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Version: Python

How to use liveness scopes

This guide discusses liveness scopes. It covers what a liveness scope is, how to use one, and why queries can benefit from its use.

Liveness scopes give users a finer degree of control over cleanup of unreferenced nodes in the query update graph. A node in the update graph can be a table, plot, or any other object. A liveness scope automatically manages reference counting of the nodes created within it. Resources can be programmatically freed from a liveness scope.

Why use a liveness scope?

Deephaven's engine runs in Java, in which garbage collection is handled by the JVM. Users have little control over when garbage collection takes place, as the JVM tries to optimize when it occurs to minimize GC runtime and maximize the amount of memory left available after it's run.

Liveness scopes give users much more control over the query update graph and over garbage collection. Without liveness scope, queries rely solely on the JVM to perform garbage collection to clean up unreferenced nodes in the DAG. In most cases, this is acceptable. However, there are cases where a query can benefit from the use of a liveness scope.

How to create a liveness scope

Creating a liveness scope is easy, as it takes no input parameters. It can be created from the liveness_scope function or the LivenessScope class directly. The former is intended to be used only in a with block or as a function decorator. The latter gives a finer degree of control by allowing a scope to be opened more than once. It also allows the explicit release of resources that it manages.

from deephaven.liveness_scope import liveness_scope, LivenessScope

scope_from_method = liveness_scope()
scope_from_class = LivenessScope()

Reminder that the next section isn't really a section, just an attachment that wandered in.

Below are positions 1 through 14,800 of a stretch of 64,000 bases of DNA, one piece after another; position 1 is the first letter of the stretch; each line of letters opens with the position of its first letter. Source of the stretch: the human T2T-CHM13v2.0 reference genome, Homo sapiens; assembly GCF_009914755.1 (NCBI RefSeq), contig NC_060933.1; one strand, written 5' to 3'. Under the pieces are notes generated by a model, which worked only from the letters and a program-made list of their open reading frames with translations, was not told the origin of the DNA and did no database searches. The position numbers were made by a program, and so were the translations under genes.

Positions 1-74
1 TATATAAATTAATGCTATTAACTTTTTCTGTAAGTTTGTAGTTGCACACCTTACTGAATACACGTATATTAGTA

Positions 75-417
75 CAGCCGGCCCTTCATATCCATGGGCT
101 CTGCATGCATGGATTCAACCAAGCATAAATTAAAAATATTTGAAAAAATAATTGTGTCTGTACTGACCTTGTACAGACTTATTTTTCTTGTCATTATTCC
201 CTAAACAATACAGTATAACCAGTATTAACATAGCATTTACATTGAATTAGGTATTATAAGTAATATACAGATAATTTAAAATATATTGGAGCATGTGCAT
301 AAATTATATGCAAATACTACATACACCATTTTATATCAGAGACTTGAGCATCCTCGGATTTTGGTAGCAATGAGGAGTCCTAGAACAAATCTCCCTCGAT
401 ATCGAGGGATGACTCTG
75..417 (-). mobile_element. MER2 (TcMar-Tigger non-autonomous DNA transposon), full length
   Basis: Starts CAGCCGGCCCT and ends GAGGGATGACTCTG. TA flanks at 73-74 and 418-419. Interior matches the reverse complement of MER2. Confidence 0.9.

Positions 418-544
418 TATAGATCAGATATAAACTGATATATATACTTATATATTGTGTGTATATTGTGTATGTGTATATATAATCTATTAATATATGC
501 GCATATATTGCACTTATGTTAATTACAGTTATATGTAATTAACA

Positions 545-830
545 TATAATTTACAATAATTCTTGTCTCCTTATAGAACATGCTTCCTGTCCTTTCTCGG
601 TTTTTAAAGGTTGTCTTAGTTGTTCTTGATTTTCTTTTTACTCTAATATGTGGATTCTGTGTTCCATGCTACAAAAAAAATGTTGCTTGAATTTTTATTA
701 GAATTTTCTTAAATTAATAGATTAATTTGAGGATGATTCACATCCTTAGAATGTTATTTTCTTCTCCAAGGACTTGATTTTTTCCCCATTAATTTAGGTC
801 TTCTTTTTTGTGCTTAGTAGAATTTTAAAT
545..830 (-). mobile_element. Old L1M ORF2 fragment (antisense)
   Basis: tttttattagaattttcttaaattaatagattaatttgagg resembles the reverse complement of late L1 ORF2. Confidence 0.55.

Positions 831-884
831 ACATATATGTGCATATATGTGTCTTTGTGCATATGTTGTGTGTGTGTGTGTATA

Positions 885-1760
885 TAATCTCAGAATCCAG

How to use a liveness scope

A liveness scope, once created, has several methods that can be used:

  • manage(referent) explicitly manages the object in the current scope.
  • preserve(referent) preserves the object in the scope outside the current scope.
  • unmanage(referent) causes the current scope to no longer manage the given object.
  • open() opens a liveness scope. This is meant to be used in a with statement. This method is only available to liveness scopes created directly from the class.
  • release() closes a liveness scope and all of its managed resources. This method is only available to liveness scopes created directly from the class.

The method

Using the method creates a SimpleLivenessScope, which can only be opened once. If the method is used, it must be done in a with block or as a decorator. Any and all objects created within the scope will be automatically managed by it.

with liveness_scope() as scope:
ticking_table = some_ticking_source()
table = ticking_table.snapshot().join(table=other_ticking_table, on=key_cols)
return table

def get_values() -> npt.NDArray[np.double]:
ticking_table = some_ticking_source().last_by(["Sym"])
return dhnp.to_numpy(ticking_table)

The class

Creating the class directly gives greater control. It allows a scope to be opened more than once. The scope can also release the resources it manages when it is no longer needed. Users writing queries with many objects that will eventually need to be garbage collected should consider using a liveness scope to control when the objects are deleted and the memory freed.

def make_table_and_scope(a: int):
scope = LivenessScope()
ticking_table = some_ticking_source().where(f"A={a}")
return some_ticking_table, scope

t1, s1 = make_table_and_scope(1)
# .. wait for a while
t2, s2 = make_table_and_scope(2)
# .. wait for a while again

To use the method or the class?

Queries with simpler use cases for a liveness scope will typically find the method to be sufficient for their needs. It automatically manages objects created within it, and stops managing any objects outside of the scope unless it's explicitly told otherwise via preserve.

For queries in which more fine-grained control over the lifespan of objects is required, the class is recommended.